Wisconsin's Former ITT Tech Students Look for Options
Monday, September 19, 2016
MADISON, Wis. -- Wisconsin ranks third in the nation for total student loan debt. And now another group of students has been left holding the bag - and the debt - after the for-profit college ITT Technical Institute abruptly shut down all of its campuses in the U.S.
The closure affected about 300 ITT Tech students at campuses in the Milwaukee suburb of Greenfield, and at the Madison campus. Federal and state regulators have been closely monitoring ITT Tech for the past two years, compiling evidence that the school was pressuring students into shaky financial-aid arrangements.
Laura Hanna, co-founder of The Debt Collective, a group that helps students dispute loan debt in situations like this, said many of the students that her organization has spoken to claim they were also misled about job prospects.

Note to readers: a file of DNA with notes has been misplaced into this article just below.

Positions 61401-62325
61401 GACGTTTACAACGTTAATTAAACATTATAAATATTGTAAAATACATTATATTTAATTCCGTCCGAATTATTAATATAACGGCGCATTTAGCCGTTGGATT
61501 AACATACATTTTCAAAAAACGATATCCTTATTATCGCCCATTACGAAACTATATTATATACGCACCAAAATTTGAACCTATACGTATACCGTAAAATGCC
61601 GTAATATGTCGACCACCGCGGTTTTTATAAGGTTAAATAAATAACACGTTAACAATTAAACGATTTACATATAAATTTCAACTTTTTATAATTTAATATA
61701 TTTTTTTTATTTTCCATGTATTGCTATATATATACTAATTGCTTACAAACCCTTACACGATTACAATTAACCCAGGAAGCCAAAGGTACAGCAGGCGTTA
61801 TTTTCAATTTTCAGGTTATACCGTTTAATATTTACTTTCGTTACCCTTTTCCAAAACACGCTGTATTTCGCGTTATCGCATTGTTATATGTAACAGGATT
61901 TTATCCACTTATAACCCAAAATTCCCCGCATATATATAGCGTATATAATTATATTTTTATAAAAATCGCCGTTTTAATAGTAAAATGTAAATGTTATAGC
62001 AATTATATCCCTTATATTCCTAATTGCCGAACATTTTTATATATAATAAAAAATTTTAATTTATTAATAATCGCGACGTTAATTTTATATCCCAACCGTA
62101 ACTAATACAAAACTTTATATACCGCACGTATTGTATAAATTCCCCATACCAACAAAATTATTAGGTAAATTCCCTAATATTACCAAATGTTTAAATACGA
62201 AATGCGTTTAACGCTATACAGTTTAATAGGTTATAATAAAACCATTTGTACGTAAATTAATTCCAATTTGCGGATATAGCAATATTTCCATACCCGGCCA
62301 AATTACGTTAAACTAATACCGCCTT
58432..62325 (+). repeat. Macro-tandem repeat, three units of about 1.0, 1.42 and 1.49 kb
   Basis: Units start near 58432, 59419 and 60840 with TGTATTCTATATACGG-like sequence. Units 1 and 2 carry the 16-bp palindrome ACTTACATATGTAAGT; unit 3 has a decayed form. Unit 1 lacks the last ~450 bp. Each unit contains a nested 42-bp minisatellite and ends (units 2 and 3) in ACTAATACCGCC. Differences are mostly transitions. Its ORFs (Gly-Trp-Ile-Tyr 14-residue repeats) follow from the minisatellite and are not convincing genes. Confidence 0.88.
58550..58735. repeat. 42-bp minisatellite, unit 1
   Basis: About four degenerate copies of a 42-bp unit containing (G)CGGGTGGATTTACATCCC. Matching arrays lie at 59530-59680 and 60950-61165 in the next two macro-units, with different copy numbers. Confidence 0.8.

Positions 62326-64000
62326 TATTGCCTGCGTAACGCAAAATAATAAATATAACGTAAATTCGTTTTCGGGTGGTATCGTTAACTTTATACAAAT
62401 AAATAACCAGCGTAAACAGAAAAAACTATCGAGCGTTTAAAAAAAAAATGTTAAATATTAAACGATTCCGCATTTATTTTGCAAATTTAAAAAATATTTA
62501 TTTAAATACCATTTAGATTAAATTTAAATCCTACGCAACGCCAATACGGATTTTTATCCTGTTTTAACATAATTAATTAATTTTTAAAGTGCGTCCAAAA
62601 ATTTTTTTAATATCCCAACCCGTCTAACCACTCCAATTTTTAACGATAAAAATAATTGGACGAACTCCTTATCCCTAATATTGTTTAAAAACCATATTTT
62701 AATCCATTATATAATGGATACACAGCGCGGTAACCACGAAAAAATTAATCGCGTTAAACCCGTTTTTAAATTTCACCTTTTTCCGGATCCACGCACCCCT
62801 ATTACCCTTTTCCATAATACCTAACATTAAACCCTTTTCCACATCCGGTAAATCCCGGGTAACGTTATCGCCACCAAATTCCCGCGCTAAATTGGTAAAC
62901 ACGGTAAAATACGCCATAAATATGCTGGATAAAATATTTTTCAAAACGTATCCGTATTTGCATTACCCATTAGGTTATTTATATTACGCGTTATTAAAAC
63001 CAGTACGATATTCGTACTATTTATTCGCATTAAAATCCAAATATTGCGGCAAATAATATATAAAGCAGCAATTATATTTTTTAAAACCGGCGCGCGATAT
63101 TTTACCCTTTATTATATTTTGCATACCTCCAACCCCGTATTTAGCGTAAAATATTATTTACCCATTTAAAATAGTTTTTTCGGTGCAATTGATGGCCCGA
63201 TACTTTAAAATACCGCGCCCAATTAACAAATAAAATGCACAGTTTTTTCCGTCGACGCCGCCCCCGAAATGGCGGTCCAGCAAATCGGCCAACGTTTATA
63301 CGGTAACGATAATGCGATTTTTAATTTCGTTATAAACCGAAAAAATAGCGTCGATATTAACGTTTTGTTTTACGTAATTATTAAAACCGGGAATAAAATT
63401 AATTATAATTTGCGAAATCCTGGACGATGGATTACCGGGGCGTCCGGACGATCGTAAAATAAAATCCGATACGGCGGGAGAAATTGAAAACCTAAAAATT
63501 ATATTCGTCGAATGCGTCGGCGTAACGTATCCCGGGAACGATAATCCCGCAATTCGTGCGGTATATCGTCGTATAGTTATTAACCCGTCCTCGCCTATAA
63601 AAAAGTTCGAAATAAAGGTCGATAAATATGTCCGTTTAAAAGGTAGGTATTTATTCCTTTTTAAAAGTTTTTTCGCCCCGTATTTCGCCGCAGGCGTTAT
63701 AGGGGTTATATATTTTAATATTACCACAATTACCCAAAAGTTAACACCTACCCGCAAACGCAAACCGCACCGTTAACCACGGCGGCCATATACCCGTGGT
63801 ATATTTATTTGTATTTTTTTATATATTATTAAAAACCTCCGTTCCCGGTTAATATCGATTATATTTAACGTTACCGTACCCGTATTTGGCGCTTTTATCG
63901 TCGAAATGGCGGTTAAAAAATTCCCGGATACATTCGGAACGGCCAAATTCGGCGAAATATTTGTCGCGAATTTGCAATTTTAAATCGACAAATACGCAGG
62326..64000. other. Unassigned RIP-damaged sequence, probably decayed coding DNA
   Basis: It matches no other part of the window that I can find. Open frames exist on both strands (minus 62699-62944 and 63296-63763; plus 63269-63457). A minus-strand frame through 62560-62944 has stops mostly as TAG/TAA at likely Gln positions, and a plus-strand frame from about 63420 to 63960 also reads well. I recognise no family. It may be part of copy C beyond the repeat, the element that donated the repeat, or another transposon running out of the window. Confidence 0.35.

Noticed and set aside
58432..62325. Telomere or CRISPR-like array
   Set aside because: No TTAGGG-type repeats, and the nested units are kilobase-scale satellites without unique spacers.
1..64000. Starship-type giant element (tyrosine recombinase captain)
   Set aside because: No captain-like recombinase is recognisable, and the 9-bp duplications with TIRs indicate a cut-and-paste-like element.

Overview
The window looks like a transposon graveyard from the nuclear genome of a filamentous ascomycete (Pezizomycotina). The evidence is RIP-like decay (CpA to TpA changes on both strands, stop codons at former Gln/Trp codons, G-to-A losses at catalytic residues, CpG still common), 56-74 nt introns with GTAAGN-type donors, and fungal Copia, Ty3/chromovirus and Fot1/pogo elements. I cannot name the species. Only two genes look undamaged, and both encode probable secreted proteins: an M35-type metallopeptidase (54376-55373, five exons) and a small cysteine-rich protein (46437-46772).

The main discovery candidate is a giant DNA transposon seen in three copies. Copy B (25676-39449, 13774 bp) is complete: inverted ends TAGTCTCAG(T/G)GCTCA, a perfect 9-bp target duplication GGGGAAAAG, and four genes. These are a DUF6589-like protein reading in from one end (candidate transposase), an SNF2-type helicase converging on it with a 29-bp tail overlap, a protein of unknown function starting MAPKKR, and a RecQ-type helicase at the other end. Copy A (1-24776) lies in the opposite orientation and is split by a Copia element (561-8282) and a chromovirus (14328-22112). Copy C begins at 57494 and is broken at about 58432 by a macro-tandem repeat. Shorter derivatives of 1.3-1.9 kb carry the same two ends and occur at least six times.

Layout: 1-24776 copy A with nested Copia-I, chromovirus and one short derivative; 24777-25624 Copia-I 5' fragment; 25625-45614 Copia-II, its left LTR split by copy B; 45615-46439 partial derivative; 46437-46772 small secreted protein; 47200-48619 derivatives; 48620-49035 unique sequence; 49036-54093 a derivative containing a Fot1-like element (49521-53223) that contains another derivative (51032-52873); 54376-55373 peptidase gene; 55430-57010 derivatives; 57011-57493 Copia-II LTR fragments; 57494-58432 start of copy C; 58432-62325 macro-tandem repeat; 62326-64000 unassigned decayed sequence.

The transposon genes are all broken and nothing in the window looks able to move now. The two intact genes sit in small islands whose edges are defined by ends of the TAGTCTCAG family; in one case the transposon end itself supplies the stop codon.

"The former students have attempted to get work and had been told that they could be placed in a field that they weren't placed in,” Hanna said. "Many of them are working at just barely above minimum wage or working at jobs where you're not required to have a degree. Or [they’re] not working."
The advocacy group One Wisconsin Now, which has been spearheading the effort for student loan debt reform, called ITT Tech an unscrupulous, predatory scam that's left hundreds of Wisconsin students in a bad situation.
In a statement, ITT Tech said regulators neglected to follow due process before forcing them out of business.
A number of other, established tech schools in Wisconsin have taken steps to help former ITT Tech students with late enrollment and other options. Hanna said the former ITT Tech students were targeted by aggressive advertising.
"Many ITT Tech students are first-generation college students,” she said. "There’s no culture or understanding in the family of what to look out for with colleges. And going through the rigmarole of signing up for loans or understanding accreditation, that's just not part of their realities."
ITT Tech, which had operated 130 campuses in the U.S., said it was a victim of what it called "regulatory assault" by federal regulators, and never had a chance to defend itself.
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